Success was finally achieved two years later, in May 2003, when a second Mark I(a) vehicle flew the “D2” mission and placed GSAT-2 into geostationary orbit. Perhaps a little prematurely, the GSLV was declared operational, and in September 2004 it carried the EDUSAT/GSAT-3 payload safely into orbit. However, success and failure went hand in hand, and in July 2006 the uprated Mark I(b) configuration veered outside permitted limits during ascent and had to be remotely destroyed over the Bay of Bengal by the range safety officer. Its primary payload—the Insat-4C multi-purpose satellite—was lost in the accident.

Yet another Loss of Vehicle event occurred in September 2007, when a Mark I(b) suffered an underperformance of its third stage and failed to deliver Insat-4CR into geostationary orbit, due to a guidance system error. The satellite was eventually maneuvered into its proper orbit by ground controllers, but at the expense of reducing its operational lifetime from 10 to five years. Two more failures followed: the first flight of the new Mark II vehicle (“D3”) in April 2010, with its ISRO-designed Indigenous Cryogenic Upper Stage (CUS), developed a turbopump fault and resulted in the loss of the GSAT-4 navigation satellite. This would have been India’s first spacecraft to utilize ion propulsion. Most recently, on the “D4” mission in December 2010, a Mark I(c) was lost when its four liquid-fueled boosters failed to respond to commands and the vehicle and GSAT-5P communications satellite had to be destroyed by the range safety officer.

Late in 2011, S. Ramakrishnan, head of ISRO’s Liquid Propulsion Systems Centre (LPSC) at Mahendragiri, declared that the D3 turbopump fault had been isolated, corrective actions taken, and computer simulations concluded and validated. “We did a thorough analysis of the D3 flight and identified the reasons behind its failure,” explained P.S. Veerarghavan, director of Vikram Sarabhai Space Centre, quoted last year. “The analysis called for a redesign of certain components in the cryogenic propulsion system and the same has now been addressed and is being put through multiple testing.” Key focuses included high-altitude “hot-fire” tests to verify the performance of the third stage turbopump. Other recommended steps included strengthening the payload shroud.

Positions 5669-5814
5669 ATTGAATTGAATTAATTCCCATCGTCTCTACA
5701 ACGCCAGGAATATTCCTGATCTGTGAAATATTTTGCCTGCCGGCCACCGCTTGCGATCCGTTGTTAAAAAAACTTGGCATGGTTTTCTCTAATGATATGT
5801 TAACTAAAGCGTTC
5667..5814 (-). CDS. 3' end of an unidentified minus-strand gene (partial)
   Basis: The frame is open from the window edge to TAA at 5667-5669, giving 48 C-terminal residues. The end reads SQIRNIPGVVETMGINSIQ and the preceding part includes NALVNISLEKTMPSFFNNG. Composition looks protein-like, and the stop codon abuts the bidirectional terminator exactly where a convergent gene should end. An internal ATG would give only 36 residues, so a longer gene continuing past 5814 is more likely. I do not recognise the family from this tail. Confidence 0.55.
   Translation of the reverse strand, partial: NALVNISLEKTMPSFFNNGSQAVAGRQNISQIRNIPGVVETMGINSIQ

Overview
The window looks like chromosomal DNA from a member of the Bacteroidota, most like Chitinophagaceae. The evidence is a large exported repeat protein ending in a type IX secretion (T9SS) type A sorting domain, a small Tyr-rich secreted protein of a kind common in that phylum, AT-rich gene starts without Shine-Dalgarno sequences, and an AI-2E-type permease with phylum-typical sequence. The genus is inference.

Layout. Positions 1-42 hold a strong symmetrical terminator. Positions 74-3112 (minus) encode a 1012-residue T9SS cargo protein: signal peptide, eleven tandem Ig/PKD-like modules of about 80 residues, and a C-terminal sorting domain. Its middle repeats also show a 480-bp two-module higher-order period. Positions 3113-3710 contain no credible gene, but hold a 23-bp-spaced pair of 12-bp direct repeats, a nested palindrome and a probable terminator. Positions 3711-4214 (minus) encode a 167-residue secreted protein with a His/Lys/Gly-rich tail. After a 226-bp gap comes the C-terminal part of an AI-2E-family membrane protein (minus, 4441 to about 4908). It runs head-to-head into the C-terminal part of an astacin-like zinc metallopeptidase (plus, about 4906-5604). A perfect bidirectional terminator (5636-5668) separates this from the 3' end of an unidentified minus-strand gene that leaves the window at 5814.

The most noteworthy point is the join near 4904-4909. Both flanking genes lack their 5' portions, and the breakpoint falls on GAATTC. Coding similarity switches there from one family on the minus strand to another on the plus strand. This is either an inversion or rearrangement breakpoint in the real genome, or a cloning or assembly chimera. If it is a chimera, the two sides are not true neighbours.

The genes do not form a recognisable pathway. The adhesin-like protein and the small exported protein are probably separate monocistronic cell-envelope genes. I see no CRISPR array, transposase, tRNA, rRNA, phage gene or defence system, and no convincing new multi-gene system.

An image of Earth, acquired by India’s first lunar mission, Chandrayaan-1 (Credits: ISRO).

An image of Earth, acquired by India’s first lunar mission, Chandrayaan-1 (Credits: ISRO).

In early May 2013, the Indian-built cryogenic third stage for Monday’s “D5” mission was transferred from LPSC Mahendragiri to Sriharikota for final checkout. On 5 July, the process of integrating the upper stage with the lower two stages of the GSLV got underway. Preparations for today’s launch, which shifted into high gear with the commencement of the 29-hour countdown yesterday and the loading of propellants, hinted that three years of bad luck were coming to a close.

As it is, India will have to wait a little longer to see its vehicle fly. With a launch success record which currently stands at about 28 percent—two full mission successes in seven launch attempts—the GSLV has much to prove on the D5 flight. Its primary payload is the GSAT-14 communications satellite, which will replace the aging GSAT-3/EDUSAT, a mission launched in September 2004 to handle India’s demands for an interactive satellite-based education system. When fully operational in orbit, GSAT-14 will employ its six Ku-band and six C-band transponders to cover the entire Indian subcontinent, together with Ka-band beacons to study the impact of climate on the Ka-band satellite communications links in the region.

Looking to the future, the GSLV is India’s vehicle of choice to loft its Chandrayaan-2 mission to the Moon in 2015, which includes a lunar orbiter, lander, and automated roving vehicle.

– By Ben Evans